PermissionsEvery file on the system has associated with it a set of permissions. Permissions tell UNIX what can be done with that file and by whom. There are three things you can (or can't) do with a given file:
write (modify) it and
For any given ownership relation, we need three letters to specify access permissions: the first denotes read (r) access, the second denotes write (w) access and the third denotes execute (x) access.
We have three ownership relations: 'owner', 'group' and 'all' so we need a triplet for each, resulting in nine letters.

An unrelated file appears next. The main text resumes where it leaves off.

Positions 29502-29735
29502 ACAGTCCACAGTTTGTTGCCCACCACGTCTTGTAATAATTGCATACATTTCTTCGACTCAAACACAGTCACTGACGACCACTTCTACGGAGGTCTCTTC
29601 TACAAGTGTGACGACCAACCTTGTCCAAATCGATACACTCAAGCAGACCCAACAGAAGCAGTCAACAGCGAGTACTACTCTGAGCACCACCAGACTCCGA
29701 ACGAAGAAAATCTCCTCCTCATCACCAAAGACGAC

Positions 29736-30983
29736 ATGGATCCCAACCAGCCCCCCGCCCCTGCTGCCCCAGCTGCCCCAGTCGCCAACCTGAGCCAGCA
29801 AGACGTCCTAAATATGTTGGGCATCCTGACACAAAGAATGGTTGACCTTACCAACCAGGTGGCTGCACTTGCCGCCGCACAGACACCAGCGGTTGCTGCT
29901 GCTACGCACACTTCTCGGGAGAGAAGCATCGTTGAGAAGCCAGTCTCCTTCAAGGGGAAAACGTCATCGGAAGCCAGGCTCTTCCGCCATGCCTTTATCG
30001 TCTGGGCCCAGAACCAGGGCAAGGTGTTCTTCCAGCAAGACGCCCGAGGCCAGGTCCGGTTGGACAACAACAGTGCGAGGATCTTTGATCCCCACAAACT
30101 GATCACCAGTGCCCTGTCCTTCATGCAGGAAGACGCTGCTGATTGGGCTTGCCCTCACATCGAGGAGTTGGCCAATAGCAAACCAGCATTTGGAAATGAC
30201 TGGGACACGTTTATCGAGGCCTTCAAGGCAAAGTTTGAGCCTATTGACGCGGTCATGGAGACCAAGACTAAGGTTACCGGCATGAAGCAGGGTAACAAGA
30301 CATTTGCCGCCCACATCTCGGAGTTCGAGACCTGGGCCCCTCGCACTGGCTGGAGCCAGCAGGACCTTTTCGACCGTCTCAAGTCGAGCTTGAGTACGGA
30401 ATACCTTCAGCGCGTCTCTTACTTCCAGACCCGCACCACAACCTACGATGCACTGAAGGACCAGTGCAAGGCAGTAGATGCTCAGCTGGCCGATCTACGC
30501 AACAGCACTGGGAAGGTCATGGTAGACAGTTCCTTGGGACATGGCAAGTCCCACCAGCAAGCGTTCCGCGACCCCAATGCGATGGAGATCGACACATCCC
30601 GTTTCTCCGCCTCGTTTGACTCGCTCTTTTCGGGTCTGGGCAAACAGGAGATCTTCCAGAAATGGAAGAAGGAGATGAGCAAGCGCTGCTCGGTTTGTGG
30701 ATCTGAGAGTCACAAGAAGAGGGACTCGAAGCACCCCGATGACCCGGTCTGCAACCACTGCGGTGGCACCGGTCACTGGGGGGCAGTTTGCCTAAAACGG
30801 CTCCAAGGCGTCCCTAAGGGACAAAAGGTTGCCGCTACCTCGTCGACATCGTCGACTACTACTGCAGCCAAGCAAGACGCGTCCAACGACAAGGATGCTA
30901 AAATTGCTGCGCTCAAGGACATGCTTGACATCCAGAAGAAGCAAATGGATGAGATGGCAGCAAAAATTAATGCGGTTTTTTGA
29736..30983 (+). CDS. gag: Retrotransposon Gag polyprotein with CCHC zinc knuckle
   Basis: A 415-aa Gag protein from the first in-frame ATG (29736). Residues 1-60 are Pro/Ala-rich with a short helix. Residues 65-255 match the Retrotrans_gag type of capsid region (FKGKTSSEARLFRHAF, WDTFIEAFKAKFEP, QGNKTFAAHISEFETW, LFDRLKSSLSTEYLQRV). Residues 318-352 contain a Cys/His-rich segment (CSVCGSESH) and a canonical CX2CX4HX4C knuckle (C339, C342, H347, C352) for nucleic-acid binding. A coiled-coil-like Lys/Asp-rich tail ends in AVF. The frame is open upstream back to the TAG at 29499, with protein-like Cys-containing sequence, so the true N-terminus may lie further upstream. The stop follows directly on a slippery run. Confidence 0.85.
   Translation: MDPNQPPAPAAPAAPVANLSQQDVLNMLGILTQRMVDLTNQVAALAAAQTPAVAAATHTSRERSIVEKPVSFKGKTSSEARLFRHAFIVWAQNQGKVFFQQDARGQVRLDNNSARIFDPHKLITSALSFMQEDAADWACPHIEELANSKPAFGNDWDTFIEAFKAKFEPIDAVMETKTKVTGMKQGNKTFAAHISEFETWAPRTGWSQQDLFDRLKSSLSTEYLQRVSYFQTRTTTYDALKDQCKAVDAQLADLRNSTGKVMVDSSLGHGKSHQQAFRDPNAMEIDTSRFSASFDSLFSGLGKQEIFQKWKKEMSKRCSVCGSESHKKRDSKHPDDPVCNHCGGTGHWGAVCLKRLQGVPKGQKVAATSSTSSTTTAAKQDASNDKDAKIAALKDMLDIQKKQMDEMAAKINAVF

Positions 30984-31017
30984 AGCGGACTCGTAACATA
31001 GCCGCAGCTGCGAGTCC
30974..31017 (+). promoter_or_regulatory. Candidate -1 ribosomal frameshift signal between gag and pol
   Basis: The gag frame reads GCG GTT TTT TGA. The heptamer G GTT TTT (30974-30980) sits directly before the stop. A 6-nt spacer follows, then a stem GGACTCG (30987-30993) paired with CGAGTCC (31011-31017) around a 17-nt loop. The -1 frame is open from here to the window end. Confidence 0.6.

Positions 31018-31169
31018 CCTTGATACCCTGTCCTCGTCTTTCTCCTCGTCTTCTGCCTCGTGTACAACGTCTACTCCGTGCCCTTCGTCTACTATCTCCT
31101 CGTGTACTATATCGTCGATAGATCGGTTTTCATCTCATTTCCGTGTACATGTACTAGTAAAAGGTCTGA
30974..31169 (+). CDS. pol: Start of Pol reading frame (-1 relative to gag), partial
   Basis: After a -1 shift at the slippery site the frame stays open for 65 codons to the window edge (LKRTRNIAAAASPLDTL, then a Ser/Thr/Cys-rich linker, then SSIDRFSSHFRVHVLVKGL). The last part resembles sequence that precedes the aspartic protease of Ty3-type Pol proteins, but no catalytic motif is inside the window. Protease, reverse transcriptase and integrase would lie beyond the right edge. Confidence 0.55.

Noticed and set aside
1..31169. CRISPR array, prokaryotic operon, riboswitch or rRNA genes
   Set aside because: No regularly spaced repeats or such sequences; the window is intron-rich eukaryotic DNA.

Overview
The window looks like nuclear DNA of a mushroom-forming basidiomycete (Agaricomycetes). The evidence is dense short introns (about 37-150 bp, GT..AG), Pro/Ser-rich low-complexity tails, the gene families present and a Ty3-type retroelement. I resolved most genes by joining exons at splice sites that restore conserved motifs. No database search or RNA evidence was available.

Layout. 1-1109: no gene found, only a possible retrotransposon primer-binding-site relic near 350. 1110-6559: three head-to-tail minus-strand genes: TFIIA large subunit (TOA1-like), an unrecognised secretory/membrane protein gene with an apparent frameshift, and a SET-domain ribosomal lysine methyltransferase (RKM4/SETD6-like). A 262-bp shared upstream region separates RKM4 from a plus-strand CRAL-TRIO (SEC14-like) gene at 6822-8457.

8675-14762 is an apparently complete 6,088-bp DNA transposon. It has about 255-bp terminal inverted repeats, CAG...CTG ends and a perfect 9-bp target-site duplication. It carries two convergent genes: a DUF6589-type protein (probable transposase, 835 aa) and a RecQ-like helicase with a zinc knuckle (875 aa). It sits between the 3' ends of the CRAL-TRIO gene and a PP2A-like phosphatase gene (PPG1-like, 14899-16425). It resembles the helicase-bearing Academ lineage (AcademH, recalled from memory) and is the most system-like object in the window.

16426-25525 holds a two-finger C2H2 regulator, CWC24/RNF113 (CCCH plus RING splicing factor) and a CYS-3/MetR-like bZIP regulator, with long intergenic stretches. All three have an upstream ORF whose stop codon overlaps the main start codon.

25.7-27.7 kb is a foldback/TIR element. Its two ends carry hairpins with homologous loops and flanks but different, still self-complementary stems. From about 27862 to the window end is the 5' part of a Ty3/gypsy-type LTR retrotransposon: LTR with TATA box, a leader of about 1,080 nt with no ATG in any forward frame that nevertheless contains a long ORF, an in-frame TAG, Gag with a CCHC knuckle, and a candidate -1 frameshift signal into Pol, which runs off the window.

Lets try something in our command prompt with ls -l command.
From the above output, lets take an example. For logs, the permission of the folder is drwxr-xr-x. Lets break it down.
As previously said, it is 9 letter,
d - stands for directory
rwx - Read, write and execute permissions for the user
r-x - Read and execute permissions for the group
r-x - Read and execute permissions for all
Check here for CHMOD command and strange numbers